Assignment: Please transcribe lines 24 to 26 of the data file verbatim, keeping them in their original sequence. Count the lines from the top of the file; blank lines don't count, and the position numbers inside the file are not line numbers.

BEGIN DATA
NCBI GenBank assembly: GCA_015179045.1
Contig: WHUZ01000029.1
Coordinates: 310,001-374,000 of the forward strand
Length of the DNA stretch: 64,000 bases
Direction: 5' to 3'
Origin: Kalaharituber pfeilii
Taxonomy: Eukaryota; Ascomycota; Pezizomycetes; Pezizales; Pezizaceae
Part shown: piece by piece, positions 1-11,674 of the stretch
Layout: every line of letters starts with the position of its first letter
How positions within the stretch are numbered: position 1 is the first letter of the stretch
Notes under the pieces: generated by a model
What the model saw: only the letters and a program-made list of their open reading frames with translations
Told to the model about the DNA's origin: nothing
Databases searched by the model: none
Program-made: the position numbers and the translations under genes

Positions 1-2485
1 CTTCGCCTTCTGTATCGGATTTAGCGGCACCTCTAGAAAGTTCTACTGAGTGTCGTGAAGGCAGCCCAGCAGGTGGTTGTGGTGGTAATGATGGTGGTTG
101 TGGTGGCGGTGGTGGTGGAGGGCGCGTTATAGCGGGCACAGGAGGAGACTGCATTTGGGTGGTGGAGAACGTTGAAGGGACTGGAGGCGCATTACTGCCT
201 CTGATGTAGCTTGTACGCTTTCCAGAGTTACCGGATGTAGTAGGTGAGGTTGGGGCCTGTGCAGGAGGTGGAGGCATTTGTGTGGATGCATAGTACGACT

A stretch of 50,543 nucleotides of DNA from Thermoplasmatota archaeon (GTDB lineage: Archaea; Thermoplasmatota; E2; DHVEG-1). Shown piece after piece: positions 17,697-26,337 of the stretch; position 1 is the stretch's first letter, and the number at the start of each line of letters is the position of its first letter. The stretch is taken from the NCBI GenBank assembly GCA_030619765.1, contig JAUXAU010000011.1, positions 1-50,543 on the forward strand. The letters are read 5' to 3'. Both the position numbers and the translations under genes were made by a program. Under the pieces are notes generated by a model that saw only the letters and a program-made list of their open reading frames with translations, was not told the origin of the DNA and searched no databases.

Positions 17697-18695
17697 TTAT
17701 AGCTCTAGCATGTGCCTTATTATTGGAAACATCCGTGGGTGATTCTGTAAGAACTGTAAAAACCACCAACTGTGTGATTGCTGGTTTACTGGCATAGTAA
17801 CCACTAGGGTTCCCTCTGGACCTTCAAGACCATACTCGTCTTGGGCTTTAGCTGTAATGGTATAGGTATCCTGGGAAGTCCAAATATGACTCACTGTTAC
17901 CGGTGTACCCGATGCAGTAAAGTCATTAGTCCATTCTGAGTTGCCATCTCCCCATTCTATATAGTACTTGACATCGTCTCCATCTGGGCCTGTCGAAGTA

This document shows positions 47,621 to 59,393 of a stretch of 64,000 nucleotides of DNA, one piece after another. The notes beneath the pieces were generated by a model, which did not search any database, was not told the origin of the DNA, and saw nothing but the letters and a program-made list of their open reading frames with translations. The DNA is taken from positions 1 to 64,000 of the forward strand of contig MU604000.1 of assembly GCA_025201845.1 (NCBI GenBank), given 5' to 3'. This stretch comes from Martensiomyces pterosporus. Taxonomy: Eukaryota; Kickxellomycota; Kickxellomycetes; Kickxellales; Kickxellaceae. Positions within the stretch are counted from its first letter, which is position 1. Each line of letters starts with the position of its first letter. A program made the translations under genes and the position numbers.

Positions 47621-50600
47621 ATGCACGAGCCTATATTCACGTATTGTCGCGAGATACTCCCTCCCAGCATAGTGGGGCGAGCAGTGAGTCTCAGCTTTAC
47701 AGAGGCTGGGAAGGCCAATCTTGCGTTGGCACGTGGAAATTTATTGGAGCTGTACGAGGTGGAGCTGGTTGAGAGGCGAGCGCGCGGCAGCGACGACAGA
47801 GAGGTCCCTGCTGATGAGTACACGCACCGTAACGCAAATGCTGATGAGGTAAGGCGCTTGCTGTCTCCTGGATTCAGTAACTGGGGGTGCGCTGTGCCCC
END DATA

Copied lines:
17801 CCACTAGGGTTCCCTCTGGACCTTCAAGACCATACTCGTCTTGGGCTTTAGCTGTAATGGTATAGGTATCCTGGGAAGTCCAAATATGACTCACTGTTAC
17901 CGGTGTACCCGATGCAGTAAAGTCATTAGTCCATTCTGAGTTGCCATCTCCCCATTCTATATAGTACTTGACATCGTCTCCATCTGGGCCTGTCGAAGTA

This document shows positions 47,621 to 59,393 of a stretch of 64,000 nucleotides of DNA, one piece after another. The notes beneath the pieces were generated by a model, which did not search any database, was not told the origin of the DNA, and saw nothing but the letters and a program-made list of their open reading frames with translations. The DNA is taken from positions 1 to 64,000 of the forward strand of contig MU604000.1 of assembly GCA_025201845.1 (NCBI GenBank), given 5' to 3'. This stretch comes from Martensiomyces pterosporus. Taxonomy: Eukaryota; Kickxellomycota; Kickxellomycetes; Kickxellales; Kickxellaceae. Positions within the stretch are counted from its first letter, which is position 1. Each line of letters starts with the position of its first letter. A program made the translations under genes and the position numbers.